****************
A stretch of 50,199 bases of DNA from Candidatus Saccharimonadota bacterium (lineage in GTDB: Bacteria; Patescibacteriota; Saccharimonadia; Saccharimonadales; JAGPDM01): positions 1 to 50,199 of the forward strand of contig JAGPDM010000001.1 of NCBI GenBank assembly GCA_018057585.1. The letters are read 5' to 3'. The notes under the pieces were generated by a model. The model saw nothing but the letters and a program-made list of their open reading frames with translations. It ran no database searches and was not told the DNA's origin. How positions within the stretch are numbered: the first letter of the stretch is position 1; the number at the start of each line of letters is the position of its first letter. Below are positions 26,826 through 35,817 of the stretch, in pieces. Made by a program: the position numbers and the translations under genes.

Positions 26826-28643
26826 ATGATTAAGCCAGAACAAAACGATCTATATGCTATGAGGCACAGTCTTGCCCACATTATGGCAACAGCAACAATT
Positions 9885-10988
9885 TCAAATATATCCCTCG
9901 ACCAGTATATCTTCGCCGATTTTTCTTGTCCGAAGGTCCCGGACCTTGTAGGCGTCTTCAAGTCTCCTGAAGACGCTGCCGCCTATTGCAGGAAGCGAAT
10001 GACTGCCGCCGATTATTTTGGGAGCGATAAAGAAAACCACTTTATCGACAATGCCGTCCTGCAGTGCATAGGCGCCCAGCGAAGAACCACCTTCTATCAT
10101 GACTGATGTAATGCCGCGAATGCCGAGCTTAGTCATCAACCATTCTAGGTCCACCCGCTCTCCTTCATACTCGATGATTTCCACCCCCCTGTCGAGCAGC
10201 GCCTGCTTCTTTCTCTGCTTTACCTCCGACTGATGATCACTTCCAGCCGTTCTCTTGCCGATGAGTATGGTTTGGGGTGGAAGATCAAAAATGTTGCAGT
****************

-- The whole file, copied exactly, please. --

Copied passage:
A stretch of 50,199 bases of DNA from Candidatus Saccharimonadota bacterium (lineage in GTDB: Bacteria; Patescibacteriota; Saccharimonadia; Saccharimonadales; JAGPDM01): positions 1 to 50,199 of the forward strand of contig JAGPDM010000001.1 of NCBI GenBank assembly GCA_018057585.1. The letters are read 5' to 3'. The notes under the pieces were generated by a model. The model saw nothing but the letters and a program-made list of their open reading frames with translations. It ran no database searches and was not told the DNA's origin. How positions within the stretch are numbered: the first letter of the stretch is position 1; the number at the start of each line of letters is the position of its first letter. Below are positions 26,826 through 35,817 of the stretch, in pieces. Made by a program: the position numbers and the translations under genes.

Positions 26826-28643
26826 ATGATTAAGCCAGAACAAAACGATCTATATGCTATGAGGCACAGTCTTGCCCACATTATGGCAACAGCAACAATT
Positions 9885-10988
9885 TCAAATATATCCCTCG
9901 ACCAGTATATCTTCGCCGATTTTTCTTGTCCGAAGGTCCCGGACCTTGTAGGCGTCTTCAAGTCTCCTGAAGACGCTGCCGCCTATTGCAGGAAGCGAAT
10001 GACTGCCGCCGATTATTTTGGGAGCGATAAAGAAAACCACTTTATCGACAATGCCGTCCTGCAGTGCATAGGCGCCCAGCGAAGAACCACCTTCTATCAT
10101 GACTGATGTAATGCCGCGAATGCCGAGCTTAGTCATCAACCATTCTAGGTCCACCCGCTCTCCTTCATACTCGATGATTTCCACCCCCCTGTCGAGCAGC
10201 GCCTGCTTCTTTCTCTGCTTTACCTCCGACTGATGATCACTTCCAGCCGTTCTCTTGCCGATGAGTATGGTTTGGGGTGGAAGATCAAAAATGTTGCAGT